Spotlight

Issue affecting some positive COVID-19 test results for some inpatients at Musgrove Park Hospital

All quotes attributable to Dr Daniel Meron, Chief Medical Officer for Somerset NHS Foundation Trust:

“The NHS is testing patients for COVID-19 when they are first admitted into a hospital as inpatients so that we can care for them appropriately and minimise the potential for COVID-19 to spread within healthcare settings.

“From around 27 May we began to see an increase in the number of inpatients at Musgrove Park Hospital who were testing positive for COVID-19 and we were working with public health colleagues to understand the cause of this.

“On Thursday 4 June one of our vigilant laboratory managers noticed an unusual increase in the number of positive test results recorded by the laboratory’s fast track machine. The laboratory moved quickly to retest on a second machine the swabs that it still held that had tested positive on the fast track analyser. This showed that it had reported some false positive results.

“The laboratory is conducting a full investigation to understand what has caused this. Early indications are that it was potentially caused by a change in the kind of swabs that were in use from 27 May, coinciding with the increase in positive test results that we recorded from that date.

“We have therefore contacted the 78 patients who tested positive for COVID-19 after their swabs were analysed on the fast track machine between 27 May and 4 June to explain to them what has happened and that it is possible that they may have been incorrectly diagnosed, to understand the impact this may have had on them, to offer them subsequent testing and to say how sorry we are.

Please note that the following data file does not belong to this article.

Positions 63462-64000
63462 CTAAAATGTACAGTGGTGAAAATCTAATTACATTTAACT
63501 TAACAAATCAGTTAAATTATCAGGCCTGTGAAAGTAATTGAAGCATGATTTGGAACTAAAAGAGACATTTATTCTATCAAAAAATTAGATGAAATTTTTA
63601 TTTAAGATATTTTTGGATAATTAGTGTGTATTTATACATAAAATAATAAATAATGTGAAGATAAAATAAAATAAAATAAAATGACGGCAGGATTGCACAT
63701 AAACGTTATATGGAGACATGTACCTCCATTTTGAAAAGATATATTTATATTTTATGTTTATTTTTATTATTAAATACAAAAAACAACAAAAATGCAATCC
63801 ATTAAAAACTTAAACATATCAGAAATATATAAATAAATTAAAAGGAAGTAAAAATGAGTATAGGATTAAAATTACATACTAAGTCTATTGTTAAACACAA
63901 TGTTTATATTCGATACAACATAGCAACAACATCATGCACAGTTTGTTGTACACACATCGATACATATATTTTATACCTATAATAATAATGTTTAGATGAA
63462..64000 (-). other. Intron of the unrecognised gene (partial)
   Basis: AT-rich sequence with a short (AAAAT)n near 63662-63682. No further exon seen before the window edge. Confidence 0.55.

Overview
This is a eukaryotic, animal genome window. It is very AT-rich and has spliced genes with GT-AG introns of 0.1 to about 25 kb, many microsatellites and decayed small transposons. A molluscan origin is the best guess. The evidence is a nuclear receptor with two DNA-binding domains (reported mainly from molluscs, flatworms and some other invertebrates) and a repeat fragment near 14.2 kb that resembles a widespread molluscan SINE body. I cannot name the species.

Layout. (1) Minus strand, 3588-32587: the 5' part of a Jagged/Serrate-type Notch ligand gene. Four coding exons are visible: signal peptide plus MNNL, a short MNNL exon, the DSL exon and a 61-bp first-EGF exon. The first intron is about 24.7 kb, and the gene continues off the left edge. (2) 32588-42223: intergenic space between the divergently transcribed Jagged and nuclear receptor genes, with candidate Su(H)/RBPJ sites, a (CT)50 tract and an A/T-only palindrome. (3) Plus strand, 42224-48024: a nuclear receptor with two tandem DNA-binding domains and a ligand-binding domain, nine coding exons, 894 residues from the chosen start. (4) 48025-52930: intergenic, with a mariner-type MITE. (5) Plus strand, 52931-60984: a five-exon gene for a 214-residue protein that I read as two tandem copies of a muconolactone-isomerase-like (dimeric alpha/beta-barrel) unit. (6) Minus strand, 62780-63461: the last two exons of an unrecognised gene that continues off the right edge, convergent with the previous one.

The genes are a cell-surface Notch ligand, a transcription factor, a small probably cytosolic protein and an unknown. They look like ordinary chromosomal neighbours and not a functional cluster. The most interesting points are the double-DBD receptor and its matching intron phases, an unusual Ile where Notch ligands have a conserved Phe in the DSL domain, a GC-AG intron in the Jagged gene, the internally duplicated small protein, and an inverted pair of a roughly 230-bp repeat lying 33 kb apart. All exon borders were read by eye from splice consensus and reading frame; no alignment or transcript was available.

“We have also forensically checked to see if those particular swabs were used before 27 May and we have found that a small number may have been. Therefore, as a precaution, we are in the process of contacting the 69 patients who were diagnosed with COVID-19 having tested positive on the fast track machine from 7 May when the machine came into use and the 27 May.

“We understand that this issue may concern patients and families and want to publically apologise to them and thank them for being so understanding. We can also reassure them, and members of the public, that patients who test positive for COVID-19 are cared for in single rooms or in intensive care to the highest infection control standards, that we have notified the Medicines and Healthcare products Regulatory Agency (MHRA) of the incident, and that to our knowledge this machine is the only one of its kind in use in the South West.

“We are contacting everyone who is affected so please do not worry if you do not hear from us. Please continue to follow the advice you receive from your healthcare professional and the national advice to minimise the spread of COVID-19.

“Once again, our heartfelt apologies go to all those patients and their families who are affected.”